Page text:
Yes, communication is often indirect and they like emails and text messgaging. Try a modified and/or augmented version of something like this:

I am not aware of how much money your parents have budgeted for you to retake failed classes, nor food and living expenses for an extra semester than they planned. However, it is my duty to inform you that if you miss XX more days of class and do not earn XX% minimum on all remaining assignments, you will fail without any way to retake the class. I will not discuss this further in email except to set an appointment to meet in person where we can see if you can earn extra credit to increase your chances of passing.

If you succeed, these could be some of your best, most proud graduates of your career. If you must fail them, then perhaps it was more important for them to learn a valuable lesson they learned nowhere else. This way, at least you will have helped along the way.

Good luck!

Afterthought: Thanks for the background info. I do not find the cultural context biased, there is nothing pejorative in what you wrote. We all have problems and strengths, but we are all different. And, where we grew up affects the glasses through which we see the world. Knowing culture should inform us how to be fair to all people, mainly because it shows us how "fairness" may need to be different for different people. For those who genuinely want to help all people, knowing our different backgrounds illuminates the path forward, removing excuses for bias and prejudice. Thanks for the relevant background!


Depending on what you teach, following may be helpful for more student engagement.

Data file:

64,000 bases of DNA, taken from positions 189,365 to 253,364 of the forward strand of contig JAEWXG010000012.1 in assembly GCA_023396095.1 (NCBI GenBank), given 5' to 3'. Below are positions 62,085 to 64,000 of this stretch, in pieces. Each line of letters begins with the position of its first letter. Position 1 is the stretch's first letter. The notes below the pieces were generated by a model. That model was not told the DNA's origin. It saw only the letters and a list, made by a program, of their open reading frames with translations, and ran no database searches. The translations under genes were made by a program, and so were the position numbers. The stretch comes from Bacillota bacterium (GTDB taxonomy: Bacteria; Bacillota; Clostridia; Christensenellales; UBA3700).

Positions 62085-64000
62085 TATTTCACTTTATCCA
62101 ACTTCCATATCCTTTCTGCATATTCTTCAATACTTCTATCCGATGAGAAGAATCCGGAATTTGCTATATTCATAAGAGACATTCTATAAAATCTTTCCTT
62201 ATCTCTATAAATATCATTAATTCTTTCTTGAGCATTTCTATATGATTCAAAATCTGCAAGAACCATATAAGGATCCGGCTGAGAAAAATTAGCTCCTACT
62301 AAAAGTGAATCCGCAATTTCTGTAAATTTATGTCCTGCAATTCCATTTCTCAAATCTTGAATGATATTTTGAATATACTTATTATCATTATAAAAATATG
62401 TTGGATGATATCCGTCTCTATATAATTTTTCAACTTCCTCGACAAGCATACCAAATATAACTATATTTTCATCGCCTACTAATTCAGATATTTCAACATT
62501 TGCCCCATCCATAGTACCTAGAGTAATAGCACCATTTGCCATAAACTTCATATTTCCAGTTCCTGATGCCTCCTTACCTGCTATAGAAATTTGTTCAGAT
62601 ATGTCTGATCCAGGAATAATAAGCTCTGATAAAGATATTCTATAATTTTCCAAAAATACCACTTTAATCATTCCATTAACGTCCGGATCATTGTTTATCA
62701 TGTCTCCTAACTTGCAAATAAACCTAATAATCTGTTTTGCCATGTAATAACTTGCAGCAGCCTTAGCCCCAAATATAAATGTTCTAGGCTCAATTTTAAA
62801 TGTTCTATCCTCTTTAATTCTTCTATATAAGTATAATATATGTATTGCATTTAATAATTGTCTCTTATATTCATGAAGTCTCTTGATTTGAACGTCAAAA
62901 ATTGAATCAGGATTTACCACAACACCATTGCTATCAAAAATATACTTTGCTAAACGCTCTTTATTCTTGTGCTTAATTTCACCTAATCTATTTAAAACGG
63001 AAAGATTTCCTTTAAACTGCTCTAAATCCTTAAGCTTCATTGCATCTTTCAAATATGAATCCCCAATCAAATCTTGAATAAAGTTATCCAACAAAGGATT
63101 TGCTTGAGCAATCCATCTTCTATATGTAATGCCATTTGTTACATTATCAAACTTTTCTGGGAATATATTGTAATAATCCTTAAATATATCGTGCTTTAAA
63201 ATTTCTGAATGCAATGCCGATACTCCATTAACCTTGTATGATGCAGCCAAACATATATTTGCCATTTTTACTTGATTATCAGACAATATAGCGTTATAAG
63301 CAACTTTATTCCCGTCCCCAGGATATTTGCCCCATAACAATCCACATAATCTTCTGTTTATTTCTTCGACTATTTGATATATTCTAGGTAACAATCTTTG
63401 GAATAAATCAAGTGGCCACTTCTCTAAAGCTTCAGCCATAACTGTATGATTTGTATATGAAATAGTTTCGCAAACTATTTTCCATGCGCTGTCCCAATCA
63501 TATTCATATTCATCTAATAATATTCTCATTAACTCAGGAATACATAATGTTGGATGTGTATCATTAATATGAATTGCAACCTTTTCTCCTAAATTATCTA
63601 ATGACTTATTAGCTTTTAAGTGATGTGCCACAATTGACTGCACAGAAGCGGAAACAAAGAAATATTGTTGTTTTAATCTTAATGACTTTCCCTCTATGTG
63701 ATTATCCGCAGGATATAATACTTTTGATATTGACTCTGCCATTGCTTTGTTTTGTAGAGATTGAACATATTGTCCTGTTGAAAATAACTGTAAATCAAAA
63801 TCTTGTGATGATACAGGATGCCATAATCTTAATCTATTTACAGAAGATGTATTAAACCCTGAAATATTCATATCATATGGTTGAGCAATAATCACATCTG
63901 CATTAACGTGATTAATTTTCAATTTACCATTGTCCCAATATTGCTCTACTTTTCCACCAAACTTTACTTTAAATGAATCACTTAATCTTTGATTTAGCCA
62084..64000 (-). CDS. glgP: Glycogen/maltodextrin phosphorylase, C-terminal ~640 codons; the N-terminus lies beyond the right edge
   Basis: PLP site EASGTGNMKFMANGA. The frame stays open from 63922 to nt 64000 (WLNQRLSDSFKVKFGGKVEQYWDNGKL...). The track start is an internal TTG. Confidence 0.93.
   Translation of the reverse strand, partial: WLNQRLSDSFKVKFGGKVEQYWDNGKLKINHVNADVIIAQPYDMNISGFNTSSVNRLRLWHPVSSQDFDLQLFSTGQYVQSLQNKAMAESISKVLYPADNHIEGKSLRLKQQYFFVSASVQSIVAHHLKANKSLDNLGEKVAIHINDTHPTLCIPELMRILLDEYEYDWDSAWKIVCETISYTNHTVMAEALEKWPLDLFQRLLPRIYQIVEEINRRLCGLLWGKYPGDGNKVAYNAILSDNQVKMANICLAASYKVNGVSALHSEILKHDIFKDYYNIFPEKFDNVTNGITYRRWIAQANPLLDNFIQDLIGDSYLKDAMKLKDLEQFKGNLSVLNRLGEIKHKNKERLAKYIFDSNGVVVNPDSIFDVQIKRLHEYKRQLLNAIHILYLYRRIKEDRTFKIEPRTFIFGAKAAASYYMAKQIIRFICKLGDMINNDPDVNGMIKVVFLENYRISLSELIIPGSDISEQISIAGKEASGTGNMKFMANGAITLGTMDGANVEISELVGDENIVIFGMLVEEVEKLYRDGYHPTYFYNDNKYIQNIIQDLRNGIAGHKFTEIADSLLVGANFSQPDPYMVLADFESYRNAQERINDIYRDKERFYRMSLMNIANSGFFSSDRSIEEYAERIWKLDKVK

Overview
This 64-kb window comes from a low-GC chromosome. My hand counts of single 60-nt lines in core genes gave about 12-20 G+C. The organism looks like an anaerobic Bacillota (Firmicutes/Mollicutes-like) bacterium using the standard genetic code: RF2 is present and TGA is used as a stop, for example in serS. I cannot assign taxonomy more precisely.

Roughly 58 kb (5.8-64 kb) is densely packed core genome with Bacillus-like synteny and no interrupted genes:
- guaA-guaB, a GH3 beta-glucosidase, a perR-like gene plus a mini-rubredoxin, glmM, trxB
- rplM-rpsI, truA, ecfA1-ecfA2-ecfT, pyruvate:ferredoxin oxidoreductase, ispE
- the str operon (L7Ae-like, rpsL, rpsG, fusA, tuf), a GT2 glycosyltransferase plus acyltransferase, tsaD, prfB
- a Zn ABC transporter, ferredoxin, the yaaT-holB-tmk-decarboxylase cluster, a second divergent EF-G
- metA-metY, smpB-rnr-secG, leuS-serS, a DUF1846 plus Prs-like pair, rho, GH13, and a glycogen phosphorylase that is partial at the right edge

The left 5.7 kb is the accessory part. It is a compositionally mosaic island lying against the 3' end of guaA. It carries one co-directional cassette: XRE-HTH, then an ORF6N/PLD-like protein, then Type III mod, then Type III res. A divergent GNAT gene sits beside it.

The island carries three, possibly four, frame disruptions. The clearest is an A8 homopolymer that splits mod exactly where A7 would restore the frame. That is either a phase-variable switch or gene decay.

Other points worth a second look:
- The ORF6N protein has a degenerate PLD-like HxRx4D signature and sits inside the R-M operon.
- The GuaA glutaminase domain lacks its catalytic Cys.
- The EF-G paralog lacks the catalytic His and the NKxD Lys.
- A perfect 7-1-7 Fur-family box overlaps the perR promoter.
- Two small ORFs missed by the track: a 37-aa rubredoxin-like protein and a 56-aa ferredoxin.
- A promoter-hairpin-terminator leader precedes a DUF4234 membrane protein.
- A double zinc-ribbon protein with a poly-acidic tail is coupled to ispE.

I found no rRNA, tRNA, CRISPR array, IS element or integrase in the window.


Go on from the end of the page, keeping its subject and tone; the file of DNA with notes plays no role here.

• Interactive engagement - Having group discussions for about 10 minutes with random groups in each sessions. Student interaction may improve as groups will be random every time. Everyone would get to know the class & may be engaging more with each other.

  • Iterative Learning - Dividing the class into random groups & assigning an iterative project related to your coursework. This project should have a larger goal & can be accomplished through lessons learned from class. The project needs to be graded in the same manner (iteratively); I recommend 25% of the grade for the group project.

  • Interactive Teaching - Video & interactive sessions viz. Fun Quizzes or Trivia as part of the class. Some minor weightage in grades for this (viz. 5%).

I recommended the above to my Professor during graduation; applied the same when teaching voluntarily in India. I personally do not believe language or authority are barriers. Usually education in Asian countries may be less interactive; so more interaction would be interesting & new to students.


First, you need to understand the cultural differences. Teachers in Asian countries are generally regarded as an authority and someone you would not question. Having said that, language also plays a vital role in foreign student's progress. If students have problems with language (including accent, pronunciation, grammar and fear of judgment if they have to participate in any discussion).

I think the proper way to enroll any foreign students is through interviews and language test. It takes time to overcome cultural barriers, and Asian students are somewhat shy and introverted compared to students in Western countries. My suggestion is that you give them more assignments (perhaps group assignments) that require interaction with domestic students. Have them sit next to domestic students and let them counter-argue domestic students views in any in-class discussions.

  • I agree, and I think this needs to be done in a structured, not an ad-hoc manner. We have quite a few Chinese students in our CS classes, and whenever the lecturer says "now discuss this with your neighbor for a few minutes and come up with point" they tend to be very unresponsive. Maybe a less on-the-spot format for engagement would help them.
    – ObscureOwl
    Commented Dec 6, 2019 at 11:25